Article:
Cardinal Seán Brady, Archbishop of Armagh and Primate of all Ireland, has defended the role of the Catholic Church in education, at the launch of Catholic Schools Week and the inauguration of the Catholic Schools Partnership yesterday in the Emmaus Centre, Swords, Co Dublin.
The partnership is a collaboration between the Conference of Religious of Ireland and the Irish Bishops’ Conference in their mutual service of Catholic education.In his address, the Cardinal said it was “blatantly unjust” and “a complete red herring” to say that the Catholic Church had no right to be involved in schools that receive State funding.
The Cardinal said parents had a right to have their children educated in accordance with their philosophical and religious convictions and the State had a duty to support this with public funds.
“Those parents who choose and value the Catholic education provided for their children are taxpayers in exactly the same way as parents who send their children to other types of schools.
“To disadvantage any group of parents because of their faith is completely contrary to the principle of equality and pluralism,” he said
The presumption the Catholic Church wanted to control as many schools as it could, irrespective of parental demands, was increasingly seen to be unfounded, he added.
“Equally, the idea that the only way to accommodate religious and cultural diversity in society is to remove the church completely from State-funded schools is increasingly seen as unjust, unhelpful and contrary to the principle of pluralism.”
Cardinal Brady said a new maturity had entered the debate about education and the church, and this had cleared the way “for what could be the most creative and constructive dialogue about the future of education in this country since partition”.
The church was willing to be an enthusiastic and constructive partner if the debate was based on mutual respect and genuine concern for the rights of parents and children.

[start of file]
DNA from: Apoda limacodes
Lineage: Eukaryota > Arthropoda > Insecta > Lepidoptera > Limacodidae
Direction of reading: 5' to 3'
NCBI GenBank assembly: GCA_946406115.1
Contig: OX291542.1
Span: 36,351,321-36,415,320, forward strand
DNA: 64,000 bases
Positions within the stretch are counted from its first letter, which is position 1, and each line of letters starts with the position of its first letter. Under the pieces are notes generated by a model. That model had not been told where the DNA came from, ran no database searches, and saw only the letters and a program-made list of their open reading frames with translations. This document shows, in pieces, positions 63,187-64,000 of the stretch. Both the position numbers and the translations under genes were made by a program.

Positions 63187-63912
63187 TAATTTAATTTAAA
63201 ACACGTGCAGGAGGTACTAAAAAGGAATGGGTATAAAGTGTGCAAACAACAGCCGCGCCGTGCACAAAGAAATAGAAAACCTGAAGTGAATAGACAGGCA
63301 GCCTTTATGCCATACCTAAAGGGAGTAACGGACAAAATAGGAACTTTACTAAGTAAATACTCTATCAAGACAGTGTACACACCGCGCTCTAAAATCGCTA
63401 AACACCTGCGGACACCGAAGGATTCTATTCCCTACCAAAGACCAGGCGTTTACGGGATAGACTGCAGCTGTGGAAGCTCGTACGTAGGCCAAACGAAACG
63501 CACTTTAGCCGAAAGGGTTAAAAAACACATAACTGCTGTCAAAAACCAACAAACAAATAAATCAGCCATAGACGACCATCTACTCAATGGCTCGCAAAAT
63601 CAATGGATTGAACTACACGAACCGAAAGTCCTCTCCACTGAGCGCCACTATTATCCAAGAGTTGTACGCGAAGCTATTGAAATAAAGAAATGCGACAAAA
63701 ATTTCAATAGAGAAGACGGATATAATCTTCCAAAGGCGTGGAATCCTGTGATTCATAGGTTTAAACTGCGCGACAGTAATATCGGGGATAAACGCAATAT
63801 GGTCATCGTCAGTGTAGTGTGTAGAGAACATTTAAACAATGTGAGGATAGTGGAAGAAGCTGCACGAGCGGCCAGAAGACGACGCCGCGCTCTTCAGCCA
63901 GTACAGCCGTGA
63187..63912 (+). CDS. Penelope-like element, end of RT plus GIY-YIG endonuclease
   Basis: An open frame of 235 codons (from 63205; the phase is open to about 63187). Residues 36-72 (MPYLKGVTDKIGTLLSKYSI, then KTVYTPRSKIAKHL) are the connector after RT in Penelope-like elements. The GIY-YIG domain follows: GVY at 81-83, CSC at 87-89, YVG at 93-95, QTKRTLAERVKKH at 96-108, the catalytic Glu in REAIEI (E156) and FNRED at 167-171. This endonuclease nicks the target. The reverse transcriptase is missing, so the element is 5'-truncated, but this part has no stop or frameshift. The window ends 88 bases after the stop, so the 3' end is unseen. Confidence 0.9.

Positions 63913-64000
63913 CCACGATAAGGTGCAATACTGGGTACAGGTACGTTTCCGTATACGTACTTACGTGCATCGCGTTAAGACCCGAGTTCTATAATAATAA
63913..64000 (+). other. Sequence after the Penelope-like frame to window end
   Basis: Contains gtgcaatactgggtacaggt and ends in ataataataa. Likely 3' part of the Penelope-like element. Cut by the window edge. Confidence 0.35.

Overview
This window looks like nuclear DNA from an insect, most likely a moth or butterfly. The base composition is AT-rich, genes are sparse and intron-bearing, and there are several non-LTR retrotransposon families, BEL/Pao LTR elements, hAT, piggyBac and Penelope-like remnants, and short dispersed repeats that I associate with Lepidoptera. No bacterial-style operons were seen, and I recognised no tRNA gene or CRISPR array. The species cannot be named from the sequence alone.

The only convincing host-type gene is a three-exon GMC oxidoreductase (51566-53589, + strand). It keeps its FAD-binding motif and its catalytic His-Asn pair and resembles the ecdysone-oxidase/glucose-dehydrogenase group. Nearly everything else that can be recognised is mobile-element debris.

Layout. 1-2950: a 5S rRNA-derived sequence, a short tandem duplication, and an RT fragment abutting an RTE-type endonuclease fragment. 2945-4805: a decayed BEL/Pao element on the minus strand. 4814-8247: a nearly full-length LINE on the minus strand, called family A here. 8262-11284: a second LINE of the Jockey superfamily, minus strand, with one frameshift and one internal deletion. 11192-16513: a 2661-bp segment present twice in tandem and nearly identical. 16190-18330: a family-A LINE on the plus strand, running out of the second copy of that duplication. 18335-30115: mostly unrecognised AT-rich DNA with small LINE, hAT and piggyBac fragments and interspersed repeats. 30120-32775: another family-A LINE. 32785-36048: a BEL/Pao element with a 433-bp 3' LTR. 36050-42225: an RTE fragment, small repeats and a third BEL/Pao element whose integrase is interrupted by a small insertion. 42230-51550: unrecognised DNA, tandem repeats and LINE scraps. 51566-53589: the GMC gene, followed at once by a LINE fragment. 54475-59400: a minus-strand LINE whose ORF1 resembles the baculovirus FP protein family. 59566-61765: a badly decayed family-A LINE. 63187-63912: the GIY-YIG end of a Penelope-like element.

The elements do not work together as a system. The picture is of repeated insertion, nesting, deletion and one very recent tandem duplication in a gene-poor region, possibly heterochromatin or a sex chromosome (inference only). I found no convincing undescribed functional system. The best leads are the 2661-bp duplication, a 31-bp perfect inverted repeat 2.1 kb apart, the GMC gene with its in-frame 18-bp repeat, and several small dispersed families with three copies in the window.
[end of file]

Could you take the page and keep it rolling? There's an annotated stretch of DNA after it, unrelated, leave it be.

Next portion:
“If, on the other hand, the dialogue is simply a Trojan horse for removing faith from schools – whether Catholic, Protestant, Jewish or Muslim – then we are destined to remain locked in unnecessary tensions about the future of education, to the detriment of children and society.”
Cardinal Brady said the suggestion schools were unable to be overtly Catholic and accommodate a degree of religious, cultural or ethnic diversity was “unfair and not borne out by experience”. Nor should the church create an impression that no room existed for sharing with other religious and secular approaches, he added.
“We should not apologise for who we are. In an increasingly diverse culture the future lies in ensuring that our schools become more authentically Catholic, both in terms of the authentic Catholic doctrine they teach and the Christian environment which they create.”
Setting out possible guiding principles for agreement on the future of schooling, the Cardinal suggested that the Catholic Church should not create the impression that no room existed for mutual collaboration with other religious and secular approaches; that parents had the right to have their children educated in accordance with their convictions; and that the Catholic Church was open to diversity of provision, but Catholic parents had to be treated on the same basis as others.
Cardinal Brady said he was “surprised and saddened” at the results of an Irish Times Ipsos/MRBI poll, which found that 61 per cent of people believed the church should give up control of the school system. “But opinion polls change and it’s the task of people who believe in Catholic schools to proclaim their worth,” he said.
He also called for stronger systems of inspection and accountability by the State in applying best practice in safeguarding children at school.
Source: Irish Catholic Media Office